Andrew Carnegie

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Andrew Carnegie : biography

November 25, 1835 – August 11, 1919

As Van Slyck (1991) showed, the last years of the 19th century saw acceptance of the idea that free libraries should be available to the American public. But the design of the idealized free library was the subject of prolonged and heated debate. On one hand, the library profession called for designs that supported efficiency in administration and operation; on the other, wealthy philanthropists favored buildings that reinforced the paternalistic metaphor and enhanced civic pride. Between 1886 and 1917, Carnegie reformed both library philanthropy and library design, encouraging a closer correspondence between the two.Abigail A. VanSlyck, "’The Utmost Amount of Effectiv [Sic] Accommodation’: Andrew Carnegie and the Reform of the American Library," Journal of the Society of Architectural Historians (1991) 50#4 pp 359-383 .

He gave $2 million in 1901 to start the Carnegie Institute of Technology (CIT) at Pittsburgh and the same amount in 1902 to found the Carnegie Institution at Washington, D.C. He later contributed more to these and other schools. CIT is now part of Carnegie Mellon University. Carnegie also served on the Board of Cornell University.

In 1911, Carnegie became a sympathetic benefactor to George Ellery Hale, who was trying to build the 100 inch (2.5 m) Hooker Telescope at Mount Wilson, and donated an additional ten million dollars to the Carnegie Institution with the following suggestion to expedite the construction of the telescope: "I hope the work at Mount Wilson will be vigorously pushed, because I am so anxious to hear the expected results from it. I should like to be satisfied before I depart, that we are going to repay to the old land some part of the debt we owe them by revealing more clearly than ever to them the new heavens." The telescope saw first light on November 2, 1917, with Carnegie still alive.Simmons, Mike (1984). . Mount Wilson Observatory Association (MWOA).

In Scotland, he gave $10 million in 1901 to establish the Carnegie Trust for the Universities of Scotland. It was created by a deed which he signed on June 7, 1901, and it was incorporated by Royal Charter on August 21, 1902. The Trust was funded by a gift of $10 million (a then unprecedented sum: at the time, total government assistance to all four Scottish universities was about £50,000 a year) and its aim was to improve and extend the opportunities for scientific research in the Scottish universities and to enable the deserving and qualified youth of Scotland to attend a university. He was subsequently elected Lord Rector of University of St. Andrews. He also donated large sums of money to Dunfermline, the place of his birth. In addition to a library, Carnegie also bought the private estate which became Pittencrieff Park and opened it to all members of the public, establishing the Carnegie Dunfermline Trust to benefit the people of Dunfermline. A statue of him stands there today. He gave a further $10 million in 1913 to endow the Carnegie United Kingdom Trust, a grant-making foundation.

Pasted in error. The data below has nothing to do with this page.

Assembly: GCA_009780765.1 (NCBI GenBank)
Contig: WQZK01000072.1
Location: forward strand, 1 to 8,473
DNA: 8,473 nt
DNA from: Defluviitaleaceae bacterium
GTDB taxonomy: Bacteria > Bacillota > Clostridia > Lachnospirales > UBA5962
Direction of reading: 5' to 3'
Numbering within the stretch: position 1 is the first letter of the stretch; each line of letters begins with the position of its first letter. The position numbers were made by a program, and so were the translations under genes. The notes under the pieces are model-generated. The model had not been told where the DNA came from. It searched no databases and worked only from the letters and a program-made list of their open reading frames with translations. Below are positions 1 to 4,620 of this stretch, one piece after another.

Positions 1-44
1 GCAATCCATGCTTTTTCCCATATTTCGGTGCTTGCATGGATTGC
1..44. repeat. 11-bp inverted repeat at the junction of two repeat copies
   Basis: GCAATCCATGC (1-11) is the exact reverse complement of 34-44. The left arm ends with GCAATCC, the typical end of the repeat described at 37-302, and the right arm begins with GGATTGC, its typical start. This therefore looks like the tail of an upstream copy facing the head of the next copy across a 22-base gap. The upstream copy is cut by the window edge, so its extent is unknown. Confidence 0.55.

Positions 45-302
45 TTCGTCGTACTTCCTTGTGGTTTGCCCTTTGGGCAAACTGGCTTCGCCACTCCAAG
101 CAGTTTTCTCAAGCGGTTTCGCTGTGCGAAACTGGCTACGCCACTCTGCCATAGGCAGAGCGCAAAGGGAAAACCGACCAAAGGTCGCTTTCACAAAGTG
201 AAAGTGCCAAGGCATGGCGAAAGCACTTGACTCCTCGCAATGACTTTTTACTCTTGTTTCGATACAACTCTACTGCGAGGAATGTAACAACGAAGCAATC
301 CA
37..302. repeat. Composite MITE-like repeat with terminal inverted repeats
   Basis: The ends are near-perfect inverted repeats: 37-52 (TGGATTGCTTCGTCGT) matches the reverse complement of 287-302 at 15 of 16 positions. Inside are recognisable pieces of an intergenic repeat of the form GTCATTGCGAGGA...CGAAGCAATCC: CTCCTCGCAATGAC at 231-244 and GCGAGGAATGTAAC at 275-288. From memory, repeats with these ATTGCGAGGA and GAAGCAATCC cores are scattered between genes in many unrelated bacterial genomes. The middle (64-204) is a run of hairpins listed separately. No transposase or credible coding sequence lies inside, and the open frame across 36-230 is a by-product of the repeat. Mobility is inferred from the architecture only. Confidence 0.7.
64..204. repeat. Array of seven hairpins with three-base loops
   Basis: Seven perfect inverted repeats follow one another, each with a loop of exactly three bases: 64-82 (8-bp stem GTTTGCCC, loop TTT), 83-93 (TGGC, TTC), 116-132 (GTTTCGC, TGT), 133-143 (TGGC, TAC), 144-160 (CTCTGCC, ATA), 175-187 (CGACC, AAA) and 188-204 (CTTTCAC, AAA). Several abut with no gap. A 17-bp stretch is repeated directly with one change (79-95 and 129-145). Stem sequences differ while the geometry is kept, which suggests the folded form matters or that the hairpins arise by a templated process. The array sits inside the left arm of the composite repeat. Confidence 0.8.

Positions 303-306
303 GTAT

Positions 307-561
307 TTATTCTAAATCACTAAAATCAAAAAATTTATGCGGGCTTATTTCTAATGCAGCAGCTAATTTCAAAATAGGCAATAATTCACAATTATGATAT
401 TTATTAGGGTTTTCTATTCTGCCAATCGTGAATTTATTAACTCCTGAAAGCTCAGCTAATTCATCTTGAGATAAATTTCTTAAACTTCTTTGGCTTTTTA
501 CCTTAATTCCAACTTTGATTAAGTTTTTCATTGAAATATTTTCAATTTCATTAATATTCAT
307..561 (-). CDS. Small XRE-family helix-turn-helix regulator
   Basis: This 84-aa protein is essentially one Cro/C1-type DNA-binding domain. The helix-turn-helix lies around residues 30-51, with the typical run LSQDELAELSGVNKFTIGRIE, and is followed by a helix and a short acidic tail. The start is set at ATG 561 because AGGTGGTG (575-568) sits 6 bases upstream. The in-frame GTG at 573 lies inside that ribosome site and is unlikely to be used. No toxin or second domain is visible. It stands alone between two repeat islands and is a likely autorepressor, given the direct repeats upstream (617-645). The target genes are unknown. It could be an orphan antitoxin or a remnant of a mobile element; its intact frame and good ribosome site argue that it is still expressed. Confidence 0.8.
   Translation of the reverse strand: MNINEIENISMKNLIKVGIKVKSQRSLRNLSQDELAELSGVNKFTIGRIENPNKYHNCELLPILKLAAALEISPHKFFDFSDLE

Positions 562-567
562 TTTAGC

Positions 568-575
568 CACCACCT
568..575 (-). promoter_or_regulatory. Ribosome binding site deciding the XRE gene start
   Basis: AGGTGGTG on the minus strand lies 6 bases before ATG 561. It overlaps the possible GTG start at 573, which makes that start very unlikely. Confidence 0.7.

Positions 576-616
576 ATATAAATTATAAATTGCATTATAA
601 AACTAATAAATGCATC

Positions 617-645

Carnegie also established large pension funds in 1901 for his former employees at Homestead and, in 1905, for American college professors. The latter fund evolved into TIAA-CREF. One critical requirement was that church-related schools had to sever their religious connections to get his money.

His interest in music led him to fund construction of 7,000 church organs. He built and owned Carnegie Hall in New York City.

Carnegie was a large benefactor of the Tuskegee Institute under Booker T. Washington for African-American education. He helped Washington create the National Negro Business League.

He founded the Carnegie Hero Fund for the United States and Canada in 1904 (a few years later also established in the United Kingdom, Switzerland, Norway, Sweden, France, Italy, the Netherlands, Belgium, Denmark, and Germany) for the recognition of deeds of heroism. Carnegie contributed $1,500,000 in 1903 for the erection of the Peace Palace at The Hague; and he donated $150,000 for a Pan-American Palace in Washington as a home for the International Bureau of American Republics.